Mr. MacGregor

Not at all, because substantial sums have been poured into the northern region. One of the key elements is the new jobs in the new industries coming to the northern region—some 21,000 in the electronics and pharmaceutical industries. It takes a long time to restructure an economy, but those things are happening. We have altered the course of regional development aid because there was no clear evidence that some of the money being spent was cost-effective. Since the northern region still has a high proportion of its area covered by assisted area status, proportionately it will benefit a good deal more from the new policy.

Mr. Bell

Is the Minister aware that the consistency to which he referred means that the north-east is continually going downhill? Whereas the Government say that 55,000 people are unemployed in the county of Cleveland, the figures released by the county council planning department show that there are 71,300 people unemployed. Is he aware of the study last year which found that £350 million needs to be invested in the northern region to cover the revamping of houses, roads and schools? Where is there provision for that?

Mr. MacGregor

If we are to maintain the downward pressure on inflation, which is important for northern region industries and those everywhere else, and if we are to contain the cost of public expenditure as a proportion of GNP, which is also important for those industries, there are inevitably constraints on the total level of public spending. In this White Paper we have increased public expenditure on housing renovation and roads compared with last year's White Paper.

Mr. Campbell-Savours

Is it not true that the Government intend to make a further 40 per cent. cut in environmental and industrial expenditure in the northern region by the time of the next general election? Is it not equally true that at a time when those cuts are taking place in the northern region, Northern Ireland, for some reason, is being insulated from public expenditure cuts? Why is Northern Ireland insulated in this way? Why is it intended that Northern Ireland should get an increase by 1988? Is it that violence in Ulster is paying? Is it that the Government are refusing to admit that the higher the level of violence in Northern Ireland, the more money the Government are willing to sink in? Is that not a disgrace?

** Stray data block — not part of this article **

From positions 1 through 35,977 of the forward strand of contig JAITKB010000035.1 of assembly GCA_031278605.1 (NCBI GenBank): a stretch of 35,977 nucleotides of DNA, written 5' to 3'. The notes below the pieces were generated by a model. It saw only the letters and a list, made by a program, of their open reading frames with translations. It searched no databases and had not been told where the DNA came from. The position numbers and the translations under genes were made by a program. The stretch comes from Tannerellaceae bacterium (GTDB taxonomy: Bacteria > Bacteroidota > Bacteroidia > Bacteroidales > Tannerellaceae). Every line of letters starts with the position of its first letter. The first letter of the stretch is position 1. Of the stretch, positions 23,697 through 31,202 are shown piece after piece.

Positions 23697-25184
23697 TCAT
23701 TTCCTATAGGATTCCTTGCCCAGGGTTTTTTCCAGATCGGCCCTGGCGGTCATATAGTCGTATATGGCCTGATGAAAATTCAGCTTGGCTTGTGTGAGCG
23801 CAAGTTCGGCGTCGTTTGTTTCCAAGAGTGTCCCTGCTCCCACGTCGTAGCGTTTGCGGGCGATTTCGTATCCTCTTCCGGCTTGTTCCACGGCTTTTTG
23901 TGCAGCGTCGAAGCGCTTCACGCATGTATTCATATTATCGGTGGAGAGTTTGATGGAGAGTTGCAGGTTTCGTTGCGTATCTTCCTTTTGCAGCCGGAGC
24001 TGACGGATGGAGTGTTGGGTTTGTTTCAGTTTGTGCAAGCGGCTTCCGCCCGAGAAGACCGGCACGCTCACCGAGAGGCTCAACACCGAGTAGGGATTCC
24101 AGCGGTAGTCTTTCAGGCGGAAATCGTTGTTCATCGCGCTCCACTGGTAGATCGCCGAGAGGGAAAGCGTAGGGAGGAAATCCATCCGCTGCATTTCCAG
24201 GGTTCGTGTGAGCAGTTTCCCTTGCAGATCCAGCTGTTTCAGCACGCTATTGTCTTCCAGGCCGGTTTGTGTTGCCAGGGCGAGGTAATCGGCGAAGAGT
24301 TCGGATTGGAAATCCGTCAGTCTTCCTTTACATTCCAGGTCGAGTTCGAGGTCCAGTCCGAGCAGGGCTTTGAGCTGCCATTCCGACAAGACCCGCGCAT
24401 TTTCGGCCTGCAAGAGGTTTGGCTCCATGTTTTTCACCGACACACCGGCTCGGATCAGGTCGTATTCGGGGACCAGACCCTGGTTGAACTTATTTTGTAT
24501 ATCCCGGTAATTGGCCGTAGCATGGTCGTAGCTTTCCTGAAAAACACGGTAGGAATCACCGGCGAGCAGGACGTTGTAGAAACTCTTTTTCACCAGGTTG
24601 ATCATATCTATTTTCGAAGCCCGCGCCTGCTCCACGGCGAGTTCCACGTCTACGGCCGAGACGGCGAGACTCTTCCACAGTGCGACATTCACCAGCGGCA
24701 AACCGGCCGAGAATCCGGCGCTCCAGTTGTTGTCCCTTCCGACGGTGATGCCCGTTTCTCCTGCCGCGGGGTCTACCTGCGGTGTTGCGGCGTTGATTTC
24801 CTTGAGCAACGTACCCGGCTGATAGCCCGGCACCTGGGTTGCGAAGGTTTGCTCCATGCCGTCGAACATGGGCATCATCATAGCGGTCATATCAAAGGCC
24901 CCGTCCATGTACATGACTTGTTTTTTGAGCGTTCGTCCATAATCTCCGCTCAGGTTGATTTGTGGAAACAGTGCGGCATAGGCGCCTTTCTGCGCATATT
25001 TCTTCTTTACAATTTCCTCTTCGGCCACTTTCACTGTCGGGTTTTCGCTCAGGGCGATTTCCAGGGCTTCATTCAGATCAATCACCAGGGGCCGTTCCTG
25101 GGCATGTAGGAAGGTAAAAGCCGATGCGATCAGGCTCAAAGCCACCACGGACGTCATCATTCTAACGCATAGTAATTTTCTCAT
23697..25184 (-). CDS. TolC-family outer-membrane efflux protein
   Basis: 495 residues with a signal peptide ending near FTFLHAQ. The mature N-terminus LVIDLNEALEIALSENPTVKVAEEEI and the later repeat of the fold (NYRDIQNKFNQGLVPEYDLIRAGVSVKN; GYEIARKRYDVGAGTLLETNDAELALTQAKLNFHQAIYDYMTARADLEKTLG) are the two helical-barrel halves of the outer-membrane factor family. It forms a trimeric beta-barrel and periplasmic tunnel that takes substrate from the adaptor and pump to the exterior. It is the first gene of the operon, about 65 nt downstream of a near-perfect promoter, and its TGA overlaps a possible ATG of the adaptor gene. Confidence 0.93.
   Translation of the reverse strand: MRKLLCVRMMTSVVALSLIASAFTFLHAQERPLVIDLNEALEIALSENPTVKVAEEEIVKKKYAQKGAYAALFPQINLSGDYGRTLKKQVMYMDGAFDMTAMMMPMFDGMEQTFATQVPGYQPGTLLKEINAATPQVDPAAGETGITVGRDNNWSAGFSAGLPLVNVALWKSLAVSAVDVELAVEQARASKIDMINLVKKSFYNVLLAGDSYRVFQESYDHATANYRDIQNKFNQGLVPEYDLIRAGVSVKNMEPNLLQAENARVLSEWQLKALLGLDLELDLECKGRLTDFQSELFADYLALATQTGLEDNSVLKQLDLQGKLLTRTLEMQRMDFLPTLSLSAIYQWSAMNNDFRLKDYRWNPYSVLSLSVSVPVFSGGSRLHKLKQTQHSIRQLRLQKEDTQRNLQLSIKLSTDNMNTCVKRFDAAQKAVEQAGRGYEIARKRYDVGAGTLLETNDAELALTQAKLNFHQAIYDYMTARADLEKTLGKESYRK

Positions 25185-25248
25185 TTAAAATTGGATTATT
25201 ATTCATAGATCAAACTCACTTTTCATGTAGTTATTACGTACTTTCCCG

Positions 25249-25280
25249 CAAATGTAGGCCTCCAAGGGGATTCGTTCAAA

Mr. Macgregor

The way in which public expenditure in Northern Ireland is calculated in the areas to which the hon. Gentleman refers is the same under this Government as it was under the Labour Government. It is done by a block formula arrangement which reflects the same trends in expenditure and income.

Mr. Philip Oppenheim

Is my right hon. Friend aware that any money spent on trying to create jobs in the northern region almost invariably means fewer jobs in other hard-hit areas like the east midlands, which have received virtually no Government aid?

Mr. MacGregor

It is important that we can at least say that any regional aid has some possibility of being cost effective in creating jobs. That is what we have done in our regional policy.